Recently, the UK Ministry of Defence announced that they have awarded contracts worth up to five million pound sterling to build five new Type31e warships.
According to an article published on the UK MoD website on December 10, 2018:
Three shipbuilding teams have been awarded multi-million-pound contracts to push ahead with plans to build five new Type 31e warships in the UK for the Royal Navy, Defence Minister Stuart Andrew has announced today in Portsmouth.
The Minister revealed that teams led by BAE Systems, Babcock and Atlas Elektronik UK have been shortlisted for the competition to build the five frigates for £1.25 billion. Each group has today been awarded a contract worth up to £5 million to fund the next stage of their plans, with the preferred bidder for the design and manufacture of the ships due to announced by the end of next year. The MOD want the first ship delivered in 2023.
Speaking at Her Majesty’s Naval Base in Portsmouth, Defence Minister Stuart Andrew said:
“This is the first frigate competition the UK has run in a generation, and today we are funding three shipbuilding teams with extremely exciting concepts to continue developing their plans. Next year we will announce the winning bidder, and one of these designs will go on to bolster our future fleet with five new ships, creating UK jobs and ensuring our Royal Navy maintains a truly global presence in an increasingly uncertain world.”
The awarding of the contracts is a key milestone in the National Shipbuilding Strategy, which was launched in September 2017. The Strategy met the challenges set by an independent report written by Sir John Parker, a figure with a wealth of leadership and boardroom experience in shipbuilding, and was underpinned by the commitment to build the new Type 31e ships.
The bold Type 31e programme will move through procurement at an unprecedented pace: the vessel will commence production within 3 years of the launch of the programme, far quicker than similar programmes of this type.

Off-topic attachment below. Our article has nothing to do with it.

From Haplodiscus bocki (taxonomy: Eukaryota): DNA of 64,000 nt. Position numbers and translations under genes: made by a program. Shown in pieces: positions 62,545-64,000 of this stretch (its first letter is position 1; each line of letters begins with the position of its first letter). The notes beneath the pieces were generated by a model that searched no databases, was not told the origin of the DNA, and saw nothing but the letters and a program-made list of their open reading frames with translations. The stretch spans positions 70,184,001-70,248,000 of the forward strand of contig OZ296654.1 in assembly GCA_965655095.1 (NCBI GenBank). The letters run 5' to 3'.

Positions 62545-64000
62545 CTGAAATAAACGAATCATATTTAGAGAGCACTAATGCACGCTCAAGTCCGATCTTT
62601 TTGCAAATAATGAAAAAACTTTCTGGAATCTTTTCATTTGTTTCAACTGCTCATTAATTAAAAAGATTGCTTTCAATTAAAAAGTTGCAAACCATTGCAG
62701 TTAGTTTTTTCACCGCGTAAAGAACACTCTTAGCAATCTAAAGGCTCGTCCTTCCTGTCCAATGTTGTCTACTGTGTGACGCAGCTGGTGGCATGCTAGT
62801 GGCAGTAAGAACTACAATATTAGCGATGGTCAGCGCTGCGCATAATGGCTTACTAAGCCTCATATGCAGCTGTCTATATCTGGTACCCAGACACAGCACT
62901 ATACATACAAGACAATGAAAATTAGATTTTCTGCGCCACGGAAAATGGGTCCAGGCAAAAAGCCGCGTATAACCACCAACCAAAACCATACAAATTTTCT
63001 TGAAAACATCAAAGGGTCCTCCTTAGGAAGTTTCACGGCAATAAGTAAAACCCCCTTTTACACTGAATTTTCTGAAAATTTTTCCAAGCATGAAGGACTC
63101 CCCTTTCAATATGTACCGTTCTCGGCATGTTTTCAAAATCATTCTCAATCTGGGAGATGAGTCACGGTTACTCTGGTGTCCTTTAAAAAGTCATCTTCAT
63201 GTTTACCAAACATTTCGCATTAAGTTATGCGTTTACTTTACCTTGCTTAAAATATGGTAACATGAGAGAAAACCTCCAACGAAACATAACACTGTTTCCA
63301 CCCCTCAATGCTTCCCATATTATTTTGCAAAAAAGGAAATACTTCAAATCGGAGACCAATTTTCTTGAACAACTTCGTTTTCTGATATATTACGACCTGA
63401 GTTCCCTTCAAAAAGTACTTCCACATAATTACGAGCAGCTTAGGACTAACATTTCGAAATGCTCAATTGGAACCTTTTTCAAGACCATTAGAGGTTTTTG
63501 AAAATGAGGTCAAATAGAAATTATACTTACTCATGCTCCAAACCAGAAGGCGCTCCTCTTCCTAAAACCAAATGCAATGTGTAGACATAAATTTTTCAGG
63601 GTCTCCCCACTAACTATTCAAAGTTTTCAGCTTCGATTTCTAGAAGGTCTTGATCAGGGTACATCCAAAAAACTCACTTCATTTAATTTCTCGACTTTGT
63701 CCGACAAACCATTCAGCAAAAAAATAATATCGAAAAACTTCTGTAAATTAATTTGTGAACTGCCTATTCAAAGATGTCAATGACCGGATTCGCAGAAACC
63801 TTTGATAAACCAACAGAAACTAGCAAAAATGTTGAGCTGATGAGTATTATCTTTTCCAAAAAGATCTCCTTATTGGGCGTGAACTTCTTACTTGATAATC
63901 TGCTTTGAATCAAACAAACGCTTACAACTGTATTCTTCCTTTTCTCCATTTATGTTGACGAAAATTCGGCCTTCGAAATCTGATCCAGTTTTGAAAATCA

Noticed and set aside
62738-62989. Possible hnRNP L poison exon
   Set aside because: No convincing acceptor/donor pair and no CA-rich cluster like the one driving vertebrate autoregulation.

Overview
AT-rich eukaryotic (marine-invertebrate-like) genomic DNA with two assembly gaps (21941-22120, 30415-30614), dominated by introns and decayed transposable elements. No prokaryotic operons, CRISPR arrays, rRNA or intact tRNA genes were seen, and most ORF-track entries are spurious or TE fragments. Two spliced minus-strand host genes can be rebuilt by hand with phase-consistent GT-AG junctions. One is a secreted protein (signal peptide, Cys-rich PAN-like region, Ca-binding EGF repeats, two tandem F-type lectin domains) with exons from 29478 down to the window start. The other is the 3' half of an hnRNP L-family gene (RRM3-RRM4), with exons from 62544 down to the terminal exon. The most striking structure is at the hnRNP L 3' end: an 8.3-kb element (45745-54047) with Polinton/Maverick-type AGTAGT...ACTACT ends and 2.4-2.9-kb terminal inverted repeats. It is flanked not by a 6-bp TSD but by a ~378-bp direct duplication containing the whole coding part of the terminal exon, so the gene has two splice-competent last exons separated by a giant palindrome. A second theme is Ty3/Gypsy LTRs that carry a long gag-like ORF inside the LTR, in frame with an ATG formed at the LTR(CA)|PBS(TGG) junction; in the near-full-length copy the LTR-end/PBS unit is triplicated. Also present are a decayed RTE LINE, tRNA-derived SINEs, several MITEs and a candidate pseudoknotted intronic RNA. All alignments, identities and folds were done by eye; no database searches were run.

The ships will make up the next generation of the Royal Navy fleet, along with eight Type 26 warships which will start being delivered from the mid-2020s. The names of all eight Type 26 frigates have now been announced, and the Defence Secretary Gavin Williamson has also outlined that they will be homed in Devonport. The decision on where the Type 31e frigates will be based is still to be made.
George Allison in his article published on December 10, 2018 highlighted both the opportunities and challenges associated with the program.
BAE Systems, Babcock and Atlas Electronik UK have been shortlisted in the competition to build the Type 31e Frigate.
The preferred bidder will be announced by the end of next year. The MoD wants the first of the five frigates to be delivered in 2023.
This comes not long after the previously suspended Type 31e programme, which could see sections of the ships built in Scotland and England, was restarted…..
According to well respected defence commentary website Save the Royal Navy:
“The MoD says it will begin market engagement activity with suppliers interested in re-tendering for the Type 31e design and build contract starting next week.
“The new contract notice issued yesterday has the same headline figures “Type 31e is to cost not to exceed £1.25 billion, inclusive of Government Furnished Equipment (GFE)”. This may indicate there is a recognition that the £250M per ship limit is not enough to cover the installation of credible combat systems. Just how much GFE will be provided may be the critical factor in the success of the design. It has always been the intention that some equipment would be transferred from the Type 23s to the next generation of frigates, both Type 26 and Type 31, including the Sea Ceptor missile system and the Artisan Radar.
“Weapons, sensors and combat management systems are a large cost component of warships and if paid for separately, would add significantly to the Type 31e ‘sail away’ price. The MoD could be looking at finding a great deal more than £1.25Bn. Any Type 31e built for export is therefore likely to have combat systems that differ considerably from the RN fit, but at additional cost to the customer.”
Two strong contenders for the Type 31e Frigate programme have emerged, Arrowhead and Leander.
Arrowhead is expected to sit at 5,700 tonnes and 138.7 metres in length, the ships company is around 100 with space for an embarked military force of 60. Babcock’s Team 31 has selected the proven in-service Iver Huitfeldt frigate design as the baseline for their T31e product.
Leander is expected to be around 4,000 tonnes and 120 metres in length with a ship’s company of about 120 with space for an embarked military force of 30. The Leander design has evolved from the Khareef class corvettes built by BAE Systems.
Where will they be built?
For Arrowhead, the distributed build and assembly approach could see integration in Rosyth. Babcock say that the Arrowhead design lends itself equally to either a single build strategy, or a cross–site build strategy bringing together modules – an approach used for aircraft carrier assembly at Rosyth.
For Leander, BAE Systems will partner with Cammell Laird, who would ‘Prime, build and assemble’ the vessels at their Merseyside facility while the Clyde will focus on the Type 26 Frigates. Cammell Laird would be main contractor with BAE providing design and combat systems.